Where the electrical overvoltage properties are important, the final outer layer of the precious metal may be extremely important and the thickness of the precious metal layer relatively less important. When the electrode substrate mentioned immediately above has been prepared, there have sometimes been encountered difficulties in the process of applying thereto the electroplated layer of the precious metal. Partly because of the self-protection properties of the substrate metals or alloys, these being chosen for those very properties, it is necessary to connect the electrode substrate as the cathode in a suitable plating bath with a substantial initial voltage upon it to provide the initial electroplate coating. This forms a number of very small nodules of precious metal deposit, each nodule thereafter acting as a nucleus for further electroplate. In addition, too low a voltage upon the substrate in this plating bath will not provide enough nodules for a satisfactory uniform electroplate to be produced whilst too high a voltage produces a coating which may not have the requisite adherence to the substrate
Variations in surface conditions of the titanium sheet can cause significant variations in the formation of the initial layer when using a straight electroplate without a previous painted and fired coat. This means that the electrical plating conditions are not uniform and that the change in electrode potential gives a variation in the amount of material plated across the area of the substrate. Thus, if it is required to provide a minimum thickness of electroplate material, certain areas have to have a much greater, and unnecessary, thickness of electroplate material. It has been found to be almost impossible to provide a uniform thin electroplate by methods proposed in the prior art. Not only has it been found difficult to apply coatings to large areas, but it has also been found difficult to apply coatings to complex shapes. In practice, for complex shapes and large areas, it has been found difficult to produce a straight electroplated coating of less than 100 micro-inches in thickness if a uniform plate is required.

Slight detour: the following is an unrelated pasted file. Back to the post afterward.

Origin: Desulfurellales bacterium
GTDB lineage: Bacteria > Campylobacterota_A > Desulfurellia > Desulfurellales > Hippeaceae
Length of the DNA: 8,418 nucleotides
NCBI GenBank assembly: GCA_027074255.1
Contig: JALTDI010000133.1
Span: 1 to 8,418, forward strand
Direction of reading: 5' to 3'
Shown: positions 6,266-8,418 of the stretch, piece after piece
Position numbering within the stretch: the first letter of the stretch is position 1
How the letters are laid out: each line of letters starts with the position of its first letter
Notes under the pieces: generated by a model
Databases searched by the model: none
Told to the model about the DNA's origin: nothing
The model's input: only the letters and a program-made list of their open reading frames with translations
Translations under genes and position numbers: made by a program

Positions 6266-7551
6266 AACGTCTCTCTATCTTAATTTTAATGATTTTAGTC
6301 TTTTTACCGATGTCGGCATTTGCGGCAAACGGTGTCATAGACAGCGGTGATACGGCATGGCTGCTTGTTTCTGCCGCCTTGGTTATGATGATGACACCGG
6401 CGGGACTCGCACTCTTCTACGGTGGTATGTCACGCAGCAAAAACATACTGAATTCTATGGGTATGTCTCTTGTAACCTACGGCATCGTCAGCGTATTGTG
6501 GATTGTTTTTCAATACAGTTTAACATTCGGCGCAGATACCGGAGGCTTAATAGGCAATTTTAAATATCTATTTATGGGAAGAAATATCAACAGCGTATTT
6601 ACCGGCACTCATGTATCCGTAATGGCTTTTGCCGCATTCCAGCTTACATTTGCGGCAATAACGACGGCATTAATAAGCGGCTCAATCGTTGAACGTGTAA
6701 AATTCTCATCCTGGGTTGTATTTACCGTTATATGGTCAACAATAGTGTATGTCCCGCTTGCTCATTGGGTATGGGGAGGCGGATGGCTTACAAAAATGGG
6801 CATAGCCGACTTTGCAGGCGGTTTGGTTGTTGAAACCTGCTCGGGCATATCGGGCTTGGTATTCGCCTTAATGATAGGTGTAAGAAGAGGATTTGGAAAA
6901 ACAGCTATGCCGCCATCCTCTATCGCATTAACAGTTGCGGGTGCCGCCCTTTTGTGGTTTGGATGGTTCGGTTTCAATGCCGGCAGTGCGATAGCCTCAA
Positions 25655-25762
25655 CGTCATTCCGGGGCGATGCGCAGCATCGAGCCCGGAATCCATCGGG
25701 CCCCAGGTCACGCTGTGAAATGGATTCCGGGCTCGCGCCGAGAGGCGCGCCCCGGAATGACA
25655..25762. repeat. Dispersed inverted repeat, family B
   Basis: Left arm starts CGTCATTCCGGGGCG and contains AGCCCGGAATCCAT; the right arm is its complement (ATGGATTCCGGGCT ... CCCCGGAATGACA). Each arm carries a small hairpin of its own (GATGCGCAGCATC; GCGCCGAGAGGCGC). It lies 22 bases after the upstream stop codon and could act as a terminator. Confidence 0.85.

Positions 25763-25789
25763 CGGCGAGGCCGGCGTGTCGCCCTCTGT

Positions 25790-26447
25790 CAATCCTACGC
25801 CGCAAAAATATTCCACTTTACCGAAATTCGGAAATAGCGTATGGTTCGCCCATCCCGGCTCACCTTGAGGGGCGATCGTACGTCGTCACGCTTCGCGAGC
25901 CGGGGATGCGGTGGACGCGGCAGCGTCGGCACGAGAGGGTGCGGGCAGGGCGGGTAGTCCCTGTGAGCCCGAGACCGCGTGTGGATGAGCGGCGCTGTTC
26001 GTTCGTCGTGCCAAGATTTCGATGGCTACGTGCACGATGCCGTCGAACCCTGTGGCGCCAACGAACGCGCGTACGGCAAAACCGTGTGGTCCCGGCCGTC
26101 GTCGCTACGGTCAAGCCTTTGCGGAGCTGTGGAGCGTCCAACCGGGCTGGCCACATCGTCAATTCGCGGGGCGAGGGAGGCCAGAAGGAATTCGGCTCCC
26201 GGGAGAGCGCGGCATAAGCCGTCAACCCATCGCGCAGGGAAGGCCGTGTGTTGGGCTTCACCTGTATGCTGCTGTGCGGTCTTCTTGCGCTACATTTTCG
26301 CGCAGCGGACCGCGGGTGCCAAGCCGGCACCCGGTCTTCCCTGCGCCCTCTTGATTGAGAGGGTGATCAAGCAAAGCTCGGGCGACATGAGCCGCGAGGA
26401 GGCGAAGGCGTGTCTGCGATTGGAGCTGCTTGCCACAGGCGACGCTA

Extensive amounts of work have gone into the investigation and preparation of suitable anodic surfaces, but the systems which were used heretofore were principally straight electroplating or painting or sometimes painting on a previously electroplated substrate. Numerous examples are to be found of these prior routes in the prior art of, for example, British Patent Specification No. 1147442 or Canadian Pat. No. 671035. It had previously been thought essential to produce an applied coating by a painting and firing route with the painted coating on the outside on top of an electroplated platinum substrate because when employed for instance as anodes in mercury cells for the electrolysis of brine, the cell voltages required for any current density above a minimum were believed to be less than the cell voltage required for an electrodeposited coating of platinum. Details of these requirements are to be found in pages 3 and 4 of Canadian Pat. No. 671035, lines 22 to 4.
It is an object of the present invention to provide a method of carrying out an electrolytic process, electrolysis or cathodic protection utilising an electrode manufactured by a method in which there is produced an electroplate deposit which is more reliably reproduced, has a better adherence, and is more uniform than those manufactured by the methods described above.
It is a further object of the invention to produce an electrode having good acid resistance and a low effective porosity.
A subsidiary object of the invention is to provide a method utilising electrodes having thinner uniform coatings of electroplated precious metals than those provided utilising the methods of the prior art described above.